In 1568, Flemish Renaissance painter Pieter Bruegel the Elder completed a piece, hanging today in a museum in Naples, titled "The Blind Leading the Blind". In the painting, six blind men are depicted walking off a bridge into the water below as they follow their leader, unknowingly to their soggy disgrace. Gert Hofman's book, "The Parable of the Blind", the same title Bruegel's painting is sometimes called, brings to life the six blind men and reveals their thoughts on the day of the painting.
The book joins the blind men as they arise on the day of the painting. Excited yet anxious, the men attempt to make their way from the barn where they inexplicably sleep to the painter's house, on the other side of town. They get lost, made fun of by local villagers, tricked by a young boy they trust, and wind up stranded in a rainy field before finally reaching their destination. Being painted is not what the blind men thought it would be, however, and they end up defeated and humiliated by the experience.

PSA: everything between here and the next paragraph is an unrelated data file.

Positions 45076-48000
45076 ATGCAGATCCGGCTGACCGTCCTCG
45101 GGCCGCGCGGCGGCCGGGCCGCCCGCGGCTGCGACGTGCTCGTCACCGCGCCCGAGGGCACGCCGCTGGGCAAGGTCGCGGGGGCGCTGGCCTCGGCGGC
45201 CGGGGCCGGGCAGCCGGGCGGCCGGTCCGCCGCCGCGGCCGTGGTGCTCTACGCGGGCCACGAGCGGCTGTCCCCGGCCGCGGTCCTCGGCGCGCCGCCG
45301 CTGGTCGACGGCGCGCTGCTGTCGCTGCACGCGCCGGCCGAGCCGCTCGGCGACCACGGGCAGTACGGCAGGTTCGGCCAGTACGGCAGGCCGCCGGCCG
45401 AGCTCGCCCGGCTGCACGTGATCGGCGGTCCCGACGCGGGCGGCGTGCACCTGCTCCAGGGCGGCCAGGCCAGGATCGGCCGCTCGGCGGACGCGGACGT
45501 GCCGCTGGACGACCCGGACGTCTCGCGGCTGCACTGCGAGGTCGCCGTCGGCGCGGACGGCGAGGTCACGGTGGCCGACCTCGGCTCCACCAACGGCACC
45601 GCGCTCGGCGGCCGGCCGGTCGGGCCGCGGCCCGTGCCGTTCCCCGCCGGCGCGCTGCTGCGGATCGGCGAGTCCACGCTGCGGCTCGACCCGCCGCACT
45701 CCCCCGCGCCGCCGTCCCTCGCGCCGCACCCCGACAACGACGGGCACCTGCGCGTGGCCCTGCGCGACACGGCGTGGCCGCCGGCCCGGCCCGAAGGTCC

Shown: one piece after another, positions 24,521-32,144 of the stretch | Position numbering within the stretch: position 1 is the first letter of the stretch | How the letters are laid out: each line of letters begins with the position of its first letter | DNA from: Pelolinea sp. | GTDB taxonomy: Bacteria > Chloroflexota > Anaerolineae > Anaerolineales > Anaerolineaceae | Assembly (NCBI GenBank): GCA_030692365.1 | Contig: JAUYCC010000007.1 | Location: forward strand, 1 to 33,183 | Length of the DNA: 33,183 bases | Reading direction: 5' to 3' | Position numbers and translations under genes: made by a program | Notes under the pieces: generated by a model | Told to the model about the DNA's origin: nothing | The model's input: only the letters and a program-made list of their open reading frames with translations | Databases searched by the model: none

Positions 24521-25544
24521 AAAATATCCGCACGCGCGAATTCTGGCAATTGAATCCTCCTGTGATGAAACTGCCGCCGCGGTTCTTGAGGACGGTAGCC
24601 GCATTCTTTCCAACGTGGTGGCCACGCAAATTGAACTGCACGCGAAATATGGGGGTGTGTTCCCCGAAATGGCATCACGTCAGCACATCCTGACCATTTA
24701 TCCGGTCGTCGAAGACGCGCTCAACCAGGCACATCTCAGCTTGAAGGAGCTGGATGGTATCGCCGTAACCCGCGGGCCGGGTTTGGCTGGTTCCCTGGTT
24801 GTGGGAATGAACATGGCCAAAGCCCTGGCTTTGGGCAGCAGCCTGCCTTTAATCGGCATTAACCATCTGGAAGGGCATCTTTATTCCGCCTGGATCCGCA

Written in the simplest of language, "The Parable of the Blind" is a powerful story that not only addresses the exploitative relationship between an artist and his subject, but also speaks to the basic existential struggles of modern man. At a fleeting one hundred fifty pages, the book is easy enough to read in one sitting yet deep enough to reread at a more leisurely pace, and will not be forgotten regardless of how it is read. If possible, check out the painting prior to reading the book- pay close attention to the faces of the falling blind men- as this will enhance the reading experience.